So far so good. A forthcoming post will cover more, shall we say, entertaining topics.

Testing Python and PostgreSQL on Multiple Platforms

I’m working on making the Pyrseas functional tests portable enough so that they can be submitted to the repository.

Until now, these tests —which exercise dbtoyaml and yamltodb directly— existed as Linux shell scripts. Briefly, each test runs both dbtoyaml and pg_dump -s on a source database creating YAML and SQL dump outputs, respectively. Then it runs yamltodb on a second dabase to recreate the source tables, etc., and finishes by comparing the first pg_dump ouput to that from the target database to verify that all database objects are present and identical.

The Pyrseas unit tests now use tox which makes it fairly easy to add new platforms. For example, on the Python side, the tox.ini configuration includes 2.7 and 3.2, using a single virtualenv for each version.  It would be easy to add 2.6 or 3.3 (when that is released or from a 3.3.0 rc1 install). To test against Postgres 8.4, 9.0, 9.1 and recently 9.2rc1, the only requirement is to define environment variables PG(84|90|91|92)_PORT with the port numbers used for those Postgres installations. Then tox takes care of running the tests eight times, using each Python/Postgres combination.

Although I have not yet personally run the unit tests on Windows or Linux/Unix variants other than Debian, I believe the tox setup should be quite portable (assuming multiple Postgres installations can be present on a given platform), since the tests only depend on Python and psycopg2 being able to connect to Postgres, i.e., they do not depend on running any PG utilities from the command line.

For the functional tests, running the Pyrseas utilities can be done in a fairly portable way thanks to the os.path, tempfile and subprocess modules. Even the diffing of the pg_dump output can be implemented without having to worry about the presence of a diff command, e.g., on Windows.

However, executing pg_dump against multiple Postgres clusters is not so easy. On Debian (and presumably Ubuntu and all other Debian derivatives), if installed from Debian packages, Postgres utilities can be invoked, for example, as

$ pg_dump --cluster 9.1/main -s pyrseas_testdb

The --cluster option causes the correct executable, e.g., /usr/lib/postgresql/9.1/bin/pg_dump to be run and using the correct port. This translates to Python as:

subprocess.call(['pg_dump', '--cluster 9.1/main', '-s',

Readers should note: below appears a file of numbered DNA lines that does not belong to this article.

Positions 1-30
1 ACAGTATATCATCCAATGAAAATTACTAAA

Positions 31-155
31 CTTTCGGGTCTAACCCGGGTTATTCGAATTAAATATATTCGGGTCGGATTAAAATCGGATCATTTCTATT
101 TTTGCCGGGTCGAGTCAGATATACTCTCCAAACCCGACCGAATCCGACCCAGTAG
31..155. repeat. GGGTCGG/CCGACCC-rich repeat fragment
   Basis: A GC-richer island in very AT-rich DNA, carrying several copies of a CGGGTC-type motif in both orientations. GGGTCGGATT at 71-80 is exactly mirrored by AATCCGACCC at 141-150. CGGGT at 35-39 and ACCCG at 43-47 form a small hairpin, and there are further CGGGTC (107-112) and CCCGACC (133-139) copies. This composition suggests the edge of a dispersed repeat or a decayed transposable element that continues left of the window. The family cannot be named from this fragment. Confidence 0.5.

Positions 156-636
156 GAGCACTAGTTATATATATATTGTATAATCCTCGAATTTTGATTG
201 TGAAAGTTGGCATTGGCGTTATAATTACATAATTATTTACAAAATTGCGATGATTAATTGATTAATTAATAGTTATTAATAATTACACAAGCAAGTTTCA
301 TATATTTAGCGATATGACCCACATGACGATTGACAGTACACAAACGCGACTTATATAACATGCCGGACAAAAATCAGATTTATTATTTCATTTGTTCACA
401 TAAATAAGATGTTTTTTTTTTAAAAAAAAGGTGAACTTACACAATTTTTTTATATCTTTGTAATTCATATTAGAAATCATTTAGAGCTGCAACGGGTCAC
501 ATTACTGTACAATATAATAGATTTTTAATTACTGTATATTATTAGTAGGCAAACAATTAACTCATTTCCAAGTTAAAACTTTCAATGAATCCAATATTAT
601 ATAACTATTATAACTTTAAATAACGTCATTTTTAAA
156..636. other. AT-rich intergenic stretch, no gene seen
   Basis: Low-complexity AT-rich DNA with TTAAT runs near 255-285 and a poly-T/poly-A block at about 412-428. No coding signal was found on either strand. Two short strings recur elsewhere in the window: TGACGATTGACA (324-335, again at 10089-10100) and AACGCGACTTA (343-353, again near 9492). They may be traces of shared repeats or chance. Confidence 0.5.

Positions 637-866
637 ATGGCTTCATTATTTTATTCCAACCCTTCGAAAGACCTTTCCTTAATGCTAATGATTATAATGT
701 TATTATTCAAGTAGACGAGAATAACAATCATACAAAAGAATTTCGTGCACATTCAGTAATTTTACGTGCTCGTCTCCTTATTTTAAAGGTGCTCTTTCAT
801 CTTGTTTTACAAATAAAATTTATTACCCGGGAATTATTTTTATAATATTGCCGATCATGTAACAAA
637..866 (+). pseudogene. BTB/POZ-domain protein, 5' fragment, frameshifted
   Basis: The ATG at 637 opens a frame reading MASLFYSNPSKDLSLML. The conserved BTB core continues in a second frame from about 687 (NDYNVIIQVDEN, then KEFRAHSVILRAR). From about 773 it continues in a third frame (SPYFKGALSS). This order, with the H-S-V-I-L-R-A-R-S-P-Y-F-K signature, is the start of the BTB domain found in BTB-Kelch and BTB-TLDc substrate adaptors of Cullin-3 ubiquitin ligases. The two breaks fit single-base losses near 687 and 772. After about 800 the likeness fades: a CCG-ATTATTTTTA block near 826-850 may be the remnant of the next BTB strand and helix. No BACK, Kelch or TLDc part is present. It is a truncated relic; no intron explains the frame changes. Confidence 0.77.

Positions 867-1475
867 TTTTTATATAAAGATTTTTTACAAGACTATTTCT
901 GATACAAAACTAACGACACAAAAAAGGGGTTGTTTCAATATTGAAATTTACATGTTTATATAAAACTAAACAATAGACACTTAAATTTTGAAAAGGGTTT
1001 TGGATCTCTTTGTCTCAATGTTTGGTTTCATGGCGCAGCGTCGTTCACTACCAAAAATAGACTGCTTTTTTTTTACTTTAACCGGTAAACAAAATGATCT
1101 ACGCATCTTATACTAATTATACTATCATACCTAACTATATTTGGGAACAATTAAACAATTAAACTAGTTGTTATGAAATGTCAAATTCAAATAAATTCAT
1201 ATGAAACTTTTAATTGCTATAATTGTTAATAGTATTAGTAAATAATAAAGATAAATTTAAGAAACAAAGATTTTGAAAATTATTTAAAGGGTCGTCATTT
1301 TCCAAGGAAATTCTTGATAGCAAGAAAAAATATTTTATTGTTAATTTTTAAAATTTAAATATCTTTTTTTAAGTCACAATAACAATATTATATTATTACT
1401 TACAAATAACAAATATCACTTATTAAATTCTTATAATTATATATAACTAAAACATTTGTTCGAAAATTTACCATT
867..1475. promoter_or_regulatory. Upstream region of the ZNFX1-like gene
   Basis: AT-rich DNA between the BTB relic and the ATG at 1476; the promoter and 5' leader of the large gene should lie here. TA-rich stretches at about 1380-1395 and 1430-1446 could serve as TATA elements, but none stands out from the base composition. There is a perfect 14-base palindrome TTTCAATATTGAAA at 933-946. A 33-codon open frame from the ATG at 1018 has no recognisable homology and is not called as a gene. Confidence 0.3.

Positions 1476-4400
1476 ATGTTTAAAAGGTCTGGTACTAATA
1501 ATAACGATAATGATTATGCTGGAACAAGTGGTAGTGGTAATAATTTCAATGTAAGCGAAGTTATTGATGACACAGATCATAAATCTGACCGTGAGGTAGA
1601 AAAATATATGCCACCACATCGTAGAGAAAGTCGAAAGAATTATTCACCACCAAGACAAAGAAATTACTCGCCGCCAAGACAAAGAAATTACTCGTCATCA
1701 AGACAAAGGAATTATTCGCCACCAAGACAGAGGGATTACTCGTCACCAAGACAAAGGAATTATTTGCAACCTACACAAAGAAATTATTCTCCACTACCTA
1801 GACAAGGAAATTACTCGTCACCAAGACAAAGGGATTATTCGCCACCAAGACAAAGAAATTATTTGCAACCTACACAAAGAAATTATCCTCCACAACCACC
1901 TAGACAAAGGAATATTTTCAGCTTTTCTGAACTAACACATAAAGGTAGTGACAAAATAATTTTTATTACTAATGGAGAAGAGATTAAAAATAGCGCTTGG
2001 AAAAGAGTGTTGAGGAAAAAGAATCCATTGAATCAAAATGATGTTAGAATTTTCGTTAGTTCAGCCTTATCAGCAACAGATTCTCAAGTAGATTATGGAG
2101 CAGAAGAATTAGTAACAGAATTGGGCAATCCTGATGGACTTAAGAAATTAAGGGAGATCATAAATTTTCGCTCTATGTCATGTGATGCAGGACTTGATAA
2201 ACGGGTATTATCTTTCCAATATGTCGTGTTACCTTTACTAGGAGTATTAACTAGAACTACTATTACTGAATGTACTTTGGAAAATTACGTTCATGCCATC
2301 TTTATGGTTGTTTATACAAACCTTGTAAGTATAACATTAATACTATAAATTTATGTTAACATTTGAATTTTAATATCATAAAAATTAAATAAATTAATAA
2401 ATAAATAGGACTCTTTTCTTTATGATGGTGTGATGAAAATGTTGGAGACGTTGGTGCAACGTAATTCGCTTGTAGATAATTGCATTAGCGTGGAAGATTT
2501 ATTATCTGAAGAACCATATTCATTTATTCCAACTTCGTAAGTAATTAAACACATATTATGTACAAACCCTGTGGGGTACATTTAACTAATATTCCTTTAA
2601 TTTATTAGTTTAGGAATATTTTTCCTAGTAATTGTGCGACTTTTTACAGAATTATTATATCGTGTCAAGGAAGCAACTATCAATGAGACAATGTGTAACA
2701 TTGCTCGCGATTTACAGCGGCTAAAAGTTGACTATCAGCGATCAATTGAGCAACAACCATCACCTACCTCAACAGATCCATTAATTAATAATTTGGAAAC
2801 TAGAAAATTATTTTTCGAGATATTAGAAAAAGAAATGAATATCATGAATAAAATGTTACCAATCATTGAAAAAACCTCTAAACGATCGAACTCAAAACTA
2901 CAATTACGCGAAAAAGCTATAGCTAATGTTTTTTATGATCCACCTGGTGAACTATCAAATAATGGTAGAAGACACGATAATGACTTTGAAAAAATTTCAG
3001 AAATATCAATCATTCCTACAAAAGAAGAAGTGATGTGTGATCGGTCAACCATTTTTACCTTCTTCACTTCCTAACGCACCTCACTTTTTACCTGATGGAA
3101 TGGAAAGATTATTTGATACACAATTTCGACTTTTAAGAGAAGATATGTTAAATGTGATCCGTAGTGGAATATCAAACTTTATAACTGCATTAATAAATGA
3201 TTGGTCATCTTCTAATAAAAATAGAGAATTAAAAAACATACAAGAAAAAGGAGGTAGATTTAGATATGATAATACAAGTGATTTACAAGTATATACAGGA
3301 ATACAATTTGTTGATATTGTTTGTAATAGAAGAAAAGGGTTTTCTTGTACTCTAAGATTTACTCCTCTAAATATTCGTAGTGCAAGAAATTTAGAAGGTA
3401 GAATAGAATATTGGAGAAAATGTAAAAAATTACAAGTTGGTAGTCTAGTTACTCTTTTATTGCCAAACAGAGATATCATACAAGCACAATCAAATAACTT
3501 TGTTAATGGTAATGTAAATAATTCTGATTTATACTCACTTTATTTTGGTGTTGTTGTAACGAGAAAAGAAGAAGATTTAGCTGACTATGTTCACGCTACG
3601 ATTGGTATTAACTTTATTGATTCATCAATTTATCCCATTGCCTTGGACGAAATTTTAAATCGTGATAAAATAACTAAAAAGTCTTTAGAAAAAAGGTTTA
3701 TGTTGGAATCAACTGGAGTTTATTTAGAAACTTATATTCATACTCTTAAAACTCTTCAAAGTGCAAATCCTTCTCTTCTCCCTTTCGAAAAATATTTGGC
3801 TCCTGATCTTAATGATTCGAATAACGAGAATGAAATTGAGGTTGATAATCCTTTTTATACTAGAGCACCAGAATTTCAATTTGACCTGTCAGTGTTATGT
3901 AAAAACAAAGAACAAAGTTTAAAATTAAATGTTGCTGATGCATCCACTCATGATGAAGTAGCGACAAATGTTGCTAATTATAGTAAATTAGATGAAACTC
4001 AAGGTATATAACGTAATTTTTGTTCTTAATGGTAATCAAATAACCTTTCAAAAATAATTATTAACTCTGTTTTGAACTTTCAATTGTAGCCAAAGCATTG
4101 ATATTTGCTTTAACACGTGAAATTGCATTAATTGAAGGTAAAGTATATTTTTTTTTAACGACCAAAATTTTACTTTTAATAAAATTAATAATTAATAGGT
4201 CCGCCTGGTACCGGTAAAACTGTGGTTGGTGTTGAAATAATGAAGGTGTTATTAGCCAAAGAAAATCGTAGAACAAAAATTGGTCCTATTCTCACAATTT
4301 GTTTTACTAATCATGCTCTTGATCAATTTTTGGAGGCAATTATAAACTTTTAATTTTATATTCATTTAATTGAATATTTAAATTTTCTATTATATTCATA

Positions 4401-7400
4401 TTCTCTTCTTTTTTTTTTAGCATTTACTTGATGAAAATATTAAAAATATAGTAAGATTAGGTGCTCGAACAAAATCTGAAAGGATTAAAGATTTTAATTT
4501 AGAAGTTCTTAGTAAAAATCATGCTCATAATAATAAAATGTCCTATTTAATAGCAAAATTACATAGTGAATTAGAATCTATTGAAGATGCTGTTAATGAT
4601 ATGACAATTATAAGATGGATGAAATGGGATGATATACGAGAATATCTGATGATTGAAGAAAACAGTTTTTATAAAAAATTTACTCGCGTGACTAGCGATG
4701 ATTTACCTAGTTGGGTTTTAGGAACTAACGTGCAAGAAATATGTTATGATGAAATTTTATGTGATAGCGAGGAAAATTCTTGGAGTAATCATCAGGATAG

targdump, TEST_DBNAME])

The second element in the list could be provided programmatically to run the tests against various Postgres versions, but it would only work on Debian, Ubuntu, etc. (it also assumes the default cluster installation location).

For Red Hat variants, *BSD or Windows, the only solution I could come up with is requiring the existence of a shell script or .bat file with a set name, e.g., pg_dumpXX, where XX is the PG version number, somewhere along the PATH, to point to the right executable. That is not ideal so I’d appreciate hearing from others who may have dealt with similar issues.

PostgreSQL Indexes on Expressions

Pyrseas had its first release a little over a year ago and we now have our first backward compatibility issue. The first release included basic support for traditional indexes, i.e., one or more key columns. For example, given a table test1 with columns col1, col2 and col3, and an index on the last two, dbtoyaml would show (some details omitted):

table test1:
  columns:
  - col1
  - col2
  - col3
  indexes:
    test1_idx:
      columns:
      - col2
      - col3

One of the first issues reported the lack of support for “functional” indexes. I added that but unfortunately, didn’t realize that one can have more than one function or expression and even mix regular columns with expressions. Thus the support was limited to a single expression. Given the first example in the “Indexes on Expressions” documentation, dbtoyaml would show:

table test1:
  columns:
  ...
  indexes:
    test1_lower_col1_idx:
      expression:
        lower(col1)

The original issue was recently re-opened (thanks, Roger) to point out the deficiencies. A fix has been pushed. Thus in the next release, dbtoyaml will support indexes with multiple expressions and even combinations of functions and regular columns. Here is a weird example using the first table. Given CREATE INDEX test1_idx ON test1 (btrim(col3, 'x') NULLS FIRST, col1, lower(col2) DESC), dbtoyaml now outputs:

table test1:
  indexes:
    test1_idx:
      access_method: btree
      keys:
      - btrim(c3, 'x'::text):
          nulls: first
          type: expression
      - col1
      - lower(col2):
          order: desc
          type: expression

So instead of ‘columns’ (or ‘expression’), dbtoyaml outputs ‘keys’. Any key that is an expression is marked with the ‘type’ qualifier.To allow for backward compatibility, yamltodb will continue to accept ‘columns’, so existing YAML specs  with traditional indexes won’t need to be changed. However, if you have an index using an expression, you’ll have to edit as seen above.